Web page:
Their prized possession was a freezer to keep their water bottles cool before heading out on scorching missions.

“We had to start from scratch; there wasn’t much intel (intelligence information),” Captain Jason continued. “We moved into Tibij village and established this permanent outpost here. It’s pissing all of al-Qaeda off; they’re having to find somewhere else to go. It’s been neutralizing their offensive operations from the time we got here,” Captain Jason said.

“They’re a very ‘austere’ team,” Major Jones warned me before I headed out to this team. “They’re out there at the fringe of the empire. Every single day, as you’ll see there, is truly a fight for survival. Being out in that location, that team is a ‘rough team’: hard-charging. They’re living the Special Forces dream,” Major Jones stated.

“The team is so remote that it took a long time for things to get un-cavemanish,” Weapons Sergeant Scott said. Rob never said anything about going on missions between building the combat outpost to his family; he took what he did very seriously and didn’t want them to worry.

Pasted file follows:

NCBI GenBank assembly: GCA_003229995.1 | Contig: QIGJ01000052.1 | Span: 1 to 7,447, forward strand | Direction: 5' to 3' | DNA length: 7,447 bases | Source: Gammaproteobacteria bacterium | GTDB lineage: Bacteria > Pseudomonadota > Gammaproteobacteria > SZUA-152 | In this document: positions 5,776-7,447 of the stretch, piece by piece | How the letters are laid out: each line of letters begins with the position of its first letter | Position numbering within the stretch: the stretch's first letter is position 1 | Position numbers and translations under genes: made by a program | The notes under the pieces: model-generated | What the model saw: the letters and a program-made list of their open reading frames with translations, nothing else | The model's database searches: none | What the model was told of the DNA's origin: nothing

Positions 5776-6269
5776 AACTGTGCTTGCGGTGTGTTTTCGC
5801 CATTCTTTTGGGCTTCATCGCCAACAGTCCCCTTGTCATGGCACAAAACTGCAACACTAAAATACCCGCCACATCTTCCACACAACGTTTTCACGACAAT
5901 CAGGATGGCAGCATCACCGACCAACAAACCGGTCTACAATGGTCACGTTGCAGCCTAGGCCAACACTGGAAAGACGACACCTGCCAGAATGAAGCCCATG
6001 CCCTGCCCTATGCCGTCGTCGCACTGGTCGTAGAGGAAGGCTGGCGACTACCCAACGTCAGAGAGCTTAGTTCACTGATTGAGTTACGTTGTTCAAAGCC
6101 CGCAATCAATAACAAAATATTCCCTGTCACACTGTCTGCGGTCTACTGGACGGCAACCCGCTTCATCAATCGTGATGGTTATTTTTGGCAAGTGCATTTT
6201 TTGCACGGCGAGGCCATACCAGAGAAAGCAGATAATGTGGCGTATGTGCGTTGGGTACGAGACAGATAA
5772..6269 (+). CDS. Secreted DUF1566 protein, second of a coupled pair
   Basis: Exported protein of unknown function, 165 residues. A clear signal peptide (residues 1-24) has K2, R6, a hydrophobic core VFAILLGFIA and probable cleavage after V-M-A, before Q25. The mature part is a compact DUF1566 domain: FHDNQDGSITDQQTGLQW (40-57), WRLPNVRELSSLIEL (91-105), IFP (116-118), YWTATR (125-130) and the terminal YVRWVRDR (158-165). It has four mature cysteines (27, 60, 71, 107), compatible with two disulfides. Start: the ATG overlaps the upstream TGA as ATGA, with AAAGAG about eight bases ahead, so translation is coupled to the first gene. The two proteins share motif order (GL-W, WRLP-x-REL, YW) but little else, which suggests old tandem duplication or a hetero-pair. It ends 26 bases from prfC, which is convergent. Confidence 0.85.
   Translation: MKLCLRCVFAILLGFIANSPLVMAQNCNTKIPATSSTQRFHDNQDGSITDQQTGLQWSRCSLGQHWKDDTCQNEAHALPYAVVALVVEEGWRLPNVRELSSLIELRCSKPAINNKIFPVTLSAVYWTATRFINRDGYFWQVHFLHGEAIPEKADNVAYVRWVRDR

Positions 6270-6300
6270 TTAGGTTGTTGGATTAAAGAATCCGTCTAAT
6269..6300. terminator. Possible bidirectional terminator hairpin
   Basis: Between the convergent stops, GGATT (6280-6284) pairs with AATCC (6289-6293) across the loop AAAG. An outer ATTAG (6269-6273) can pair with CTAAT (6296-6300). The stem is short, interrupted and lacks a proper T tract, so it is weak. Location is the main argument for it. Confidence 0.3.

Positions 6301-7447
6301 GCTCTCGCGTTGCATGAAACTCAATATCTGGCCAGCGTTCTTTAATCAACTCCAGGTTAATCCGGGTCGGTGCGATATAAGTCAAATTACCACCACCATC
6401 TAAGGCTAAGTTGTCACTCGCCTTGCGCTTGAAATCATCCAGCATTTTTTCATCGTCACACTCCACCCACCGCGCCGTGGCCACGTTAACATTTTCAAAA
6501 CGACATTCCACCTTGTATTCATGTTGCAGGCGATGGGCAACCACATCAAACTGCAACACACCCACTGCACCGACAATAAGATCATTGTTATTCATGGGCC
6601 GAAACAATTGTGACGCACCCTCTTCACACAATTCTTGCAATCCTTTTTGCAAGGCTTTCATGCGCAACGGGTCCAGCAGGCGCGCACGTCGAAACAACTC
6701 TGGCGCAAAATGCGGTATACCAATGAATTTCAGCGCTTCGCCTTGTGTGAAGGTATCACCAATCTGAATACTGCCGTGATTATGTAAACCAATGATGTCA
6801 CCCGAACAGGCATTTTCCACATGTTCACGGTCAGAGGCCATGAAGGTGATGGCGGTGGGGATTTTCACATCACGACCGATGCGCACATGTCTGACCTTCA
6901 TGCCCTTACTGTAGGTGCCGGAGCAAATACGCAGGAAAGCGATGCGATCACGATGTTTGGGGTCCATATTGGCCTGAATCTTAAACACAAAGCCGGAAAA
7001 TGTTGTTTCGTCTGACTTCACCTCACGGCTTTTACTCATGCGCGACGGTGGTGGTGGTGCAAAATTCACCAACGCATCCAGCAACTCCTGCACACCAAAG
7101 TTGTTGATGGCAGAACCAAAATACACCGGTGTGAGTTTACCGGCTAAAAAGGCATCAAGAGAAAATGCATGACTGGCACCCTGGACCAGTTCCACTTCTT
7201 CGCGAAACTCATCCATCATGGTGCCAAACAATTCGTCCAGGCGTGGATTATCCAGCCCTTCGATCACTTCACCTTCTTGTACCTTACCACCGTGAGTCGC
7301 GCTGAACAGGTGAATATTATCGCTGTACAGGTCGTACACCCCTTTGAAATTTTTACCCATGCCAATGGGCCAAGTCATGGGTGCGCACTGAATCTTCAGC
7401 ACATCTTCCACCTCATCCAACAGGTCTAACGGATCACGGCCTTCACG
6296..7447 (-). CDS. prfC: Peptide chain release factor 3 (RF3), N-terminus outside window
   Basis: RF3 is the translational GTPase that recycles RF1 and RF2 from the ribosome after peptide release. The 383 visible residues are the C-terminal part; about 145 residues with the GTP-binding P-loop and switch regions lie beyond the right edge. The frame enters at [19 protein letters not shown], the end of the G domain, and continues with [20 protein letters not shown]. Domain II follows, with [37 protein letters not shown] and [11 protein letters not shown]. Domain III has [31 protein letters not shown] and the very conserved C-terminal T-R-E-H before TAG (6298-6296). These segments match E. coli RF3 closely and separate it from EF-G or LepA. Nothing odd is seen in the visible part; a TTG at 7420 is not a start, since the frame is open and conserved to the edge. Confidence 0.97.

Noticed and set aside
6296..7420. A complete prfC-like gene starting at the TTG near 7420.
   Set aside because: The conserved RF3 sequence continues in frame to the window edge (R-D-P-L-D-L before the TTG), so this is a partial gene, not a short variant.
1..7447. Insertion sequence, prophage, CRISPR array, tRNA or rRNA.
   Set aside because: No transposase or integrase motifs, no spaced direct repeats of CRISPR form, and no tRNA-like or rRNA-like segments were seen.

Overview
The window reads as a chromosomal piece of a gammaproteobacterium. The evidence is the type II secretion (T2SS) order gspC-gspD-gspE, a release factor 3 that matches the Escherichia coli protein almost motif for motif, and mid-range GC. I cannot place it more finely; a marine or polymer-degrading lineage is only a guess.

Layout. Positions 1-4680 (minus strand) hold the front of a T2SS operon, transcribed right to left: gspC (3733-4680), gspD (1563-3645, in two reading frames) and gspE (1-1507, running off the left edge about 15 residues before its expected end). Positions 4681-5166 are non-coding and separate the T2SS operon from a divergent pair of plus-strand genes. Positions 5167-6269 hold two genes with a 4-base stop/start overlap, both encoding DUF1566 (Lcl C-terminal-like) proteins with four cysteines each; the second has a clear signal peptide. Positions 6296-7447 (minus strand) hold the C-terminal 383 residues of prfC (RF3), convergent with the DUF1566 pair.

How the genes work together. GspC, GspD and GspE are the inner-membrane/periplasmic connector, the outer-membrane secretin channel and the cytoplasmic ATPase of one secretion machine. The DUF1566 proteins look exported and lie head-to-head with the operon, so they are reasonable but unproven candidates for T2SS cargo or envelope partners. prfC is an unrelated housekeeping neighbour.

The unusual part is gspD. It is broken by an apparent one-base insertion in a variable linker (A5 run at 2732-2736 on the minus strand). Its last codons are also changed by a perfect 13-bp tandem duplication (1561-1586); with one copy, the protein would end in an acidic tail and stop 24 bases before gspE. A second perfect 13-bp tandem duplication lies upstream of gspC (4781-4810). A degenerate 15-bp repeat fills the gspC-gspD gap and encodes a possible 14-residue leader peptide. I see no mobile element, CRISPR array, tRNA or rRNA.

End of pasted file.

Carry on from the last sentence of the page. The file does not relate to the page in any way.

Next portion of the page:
MISSION CHANGE
On the morning of 15 August came an intelligence break the A-Team had been waiting for: information of “bad guys in the area” from a source it considered somewhat reliable. But locals in the area told them nobody was there. The team decided to do a long-range patrol and bring 200 of their new Iraqi FID force with them as a kind of rolling, quick reactionary force, just in case. Engineer Rob was not particularly excited about the mission change that day.

“Rob was always eager to go on missions, but he was in the middle of a lot of work at the compound and was in a hurry to get back and get it done,” Chief Jim said.

The team members divided up into their three up-armored HMMWVs. Each truck had its own contingent: a convoy of Iraqi Security Forces they were advising; a hodge-podge parade of Toyota pick-ups, taxis and bright jingle trucks souped-up with weapons, like “technical vehicles” in Somalia’s Battle of Mogadishu.

“Rob was tired, thirsty and in a frustrated mood. The FID force he was advising was getting on his nerves,” Captain Jason said.

The terrain was mountainous, a rough environment of mud huts in very small villages. The team suspected it to be where the enemy would bed down or store logistics. What they didn’t know at
the time: it was home to a hardened al- Qaeda cell.